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Next Generation Sequencing: RIN Analysis

RIN stands for RNA Integrity Number, and is essentially a metric of the quality of RNA, scaled from 0-10, based upon the relative size and ratio of the 18S and 28S peaks in a given RNA sample. If the RNA is more degraded, one or both of those peaks will be smaller than expected and the background noise will be higher, resulting in a lower RIN score.

RIN of 8.9

This graph shows a Tapestation trace of an RNA sample with a RIN of 8.9. The 18S and 28S peaks are in the expected locations and are relatively narrow, with limited signal between peaks and extending down towards the lower marker.

RIN of 7.4

The graph above shows a Tapestation trace of an RNA sample with a RIN of 7.4. Notice that the 18S and 28S peaks are still crisp and well-defined, but that the amount of background signal between the peaks and at lengths shorter than 18S has increased compared to the first trace.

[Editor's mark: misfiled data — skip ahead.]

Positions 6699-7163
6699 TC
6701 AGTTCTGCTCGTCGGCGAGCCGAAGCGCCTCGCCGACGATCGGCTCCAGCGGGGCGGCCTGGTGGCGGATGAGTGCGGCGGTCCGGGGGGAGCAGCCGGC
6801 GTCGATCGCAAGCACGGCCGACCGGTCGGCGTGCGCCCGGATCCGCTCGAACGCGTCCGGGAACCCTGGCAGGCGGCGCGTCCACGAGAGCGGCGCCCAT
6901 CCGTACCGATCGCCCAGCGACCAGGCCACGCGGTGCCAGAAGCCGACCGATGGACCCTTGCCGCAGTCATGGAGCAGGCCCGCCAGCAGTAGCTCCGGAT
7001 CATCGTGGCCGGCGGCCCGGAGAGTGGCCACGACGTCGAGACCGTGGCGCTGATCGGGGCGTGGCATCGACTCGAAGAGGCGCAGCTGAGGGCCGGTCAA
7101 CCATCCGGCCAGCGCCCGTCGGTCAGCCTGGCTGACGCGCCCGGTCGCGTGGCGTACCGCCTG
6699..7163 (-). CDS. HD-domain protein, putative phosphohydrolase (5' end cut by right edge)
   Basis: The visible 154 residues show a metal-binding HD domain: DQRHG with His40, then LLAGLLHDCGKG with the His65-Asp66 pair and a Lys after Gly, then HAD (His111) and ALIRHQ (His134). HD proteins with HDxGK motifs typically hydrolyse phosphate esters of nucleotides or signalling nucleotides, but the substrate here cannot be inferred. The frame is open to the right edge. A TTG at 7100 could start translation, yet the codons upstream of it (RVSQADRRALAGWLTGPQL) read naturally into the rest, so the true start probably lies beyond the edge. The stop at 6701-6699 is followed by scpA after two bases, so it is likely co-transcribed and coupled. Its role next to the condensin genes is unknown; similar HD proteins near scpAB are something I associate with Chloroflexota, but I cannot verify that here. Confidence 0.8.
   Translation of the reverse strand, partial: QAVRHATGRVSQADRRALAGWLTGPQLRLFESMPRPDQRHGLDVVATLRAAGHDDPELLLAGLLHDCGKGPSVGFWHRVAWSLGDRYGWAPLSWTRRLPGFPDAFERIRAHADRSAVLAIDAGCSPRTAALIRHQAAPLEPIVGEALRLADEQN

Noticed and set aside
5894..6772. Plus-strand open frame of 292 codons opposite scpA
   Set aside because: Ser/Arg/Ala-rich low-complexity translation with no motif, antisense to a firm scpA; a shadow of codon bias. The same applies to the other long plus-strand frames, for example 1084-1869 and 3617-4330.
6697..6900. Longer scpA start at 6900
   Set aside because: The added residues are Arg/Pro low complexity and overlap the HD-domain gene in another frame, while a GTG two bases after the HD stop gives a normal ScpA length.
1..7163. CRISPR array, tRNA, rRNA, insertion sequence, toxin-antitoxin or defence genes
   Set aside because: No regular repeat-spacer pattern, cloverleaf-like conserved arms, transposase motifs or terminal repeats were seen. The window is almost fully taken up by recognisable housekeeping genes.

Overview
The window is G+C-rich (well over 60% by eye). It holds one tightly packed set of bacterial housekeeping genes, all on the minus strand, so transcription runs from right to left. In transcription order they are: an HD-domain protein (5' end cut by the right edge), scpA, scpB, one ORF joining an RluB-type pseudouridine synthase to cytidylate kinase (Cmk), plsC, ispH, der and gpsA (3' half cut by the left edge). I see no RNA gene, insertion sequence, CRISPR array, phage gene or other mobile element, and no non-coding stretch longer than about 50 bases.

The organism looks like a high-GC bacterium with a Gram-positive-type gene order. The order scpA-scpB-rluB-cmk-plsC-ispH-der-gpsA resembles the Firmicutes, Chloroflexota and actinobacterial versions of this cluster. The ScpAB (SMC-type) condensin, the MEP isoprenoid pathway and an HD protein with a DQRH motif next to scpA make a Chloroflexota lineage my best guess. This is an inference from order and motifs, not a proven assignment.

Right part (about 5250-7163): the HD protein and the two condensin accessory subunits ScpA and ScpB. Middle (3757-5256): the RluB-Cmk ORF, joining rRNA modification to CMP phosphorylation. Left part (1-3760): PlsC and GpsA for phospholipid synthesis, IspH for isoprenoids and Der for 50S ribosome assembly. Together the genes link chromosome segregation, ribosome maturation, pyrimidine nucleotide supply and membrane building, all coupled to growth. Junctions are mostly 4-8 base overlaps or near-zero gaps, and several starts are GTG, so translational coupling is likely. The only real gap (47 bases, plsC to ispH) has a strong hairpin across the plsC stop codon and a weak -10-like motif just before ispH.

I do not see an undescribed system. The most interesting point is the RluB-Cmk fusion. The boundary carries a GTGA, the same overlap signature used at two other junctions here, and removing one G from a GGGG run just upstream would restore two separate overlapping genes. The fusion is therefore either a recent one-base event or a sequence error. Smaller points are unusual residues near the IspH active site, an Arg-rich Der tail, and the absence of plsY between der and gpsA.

RIN of 4.6

This sample had a RIN of only 4.6. The 18S and 28S peaks are significantly lower and broader, and much more signal can be seen towards the left end of the graph. This is indicative of more substantial RNA degradation.

In our core, we recommend using the SPIA RNA kit for sequencing if your samples have RINs of less than 6.0, to avoid sequencing bias from potential mRNA degradation. Samples with RINs above 6.0 are typically high enough quality for poly(A) priming for mRNA isolation to accurately represent the transcripts present.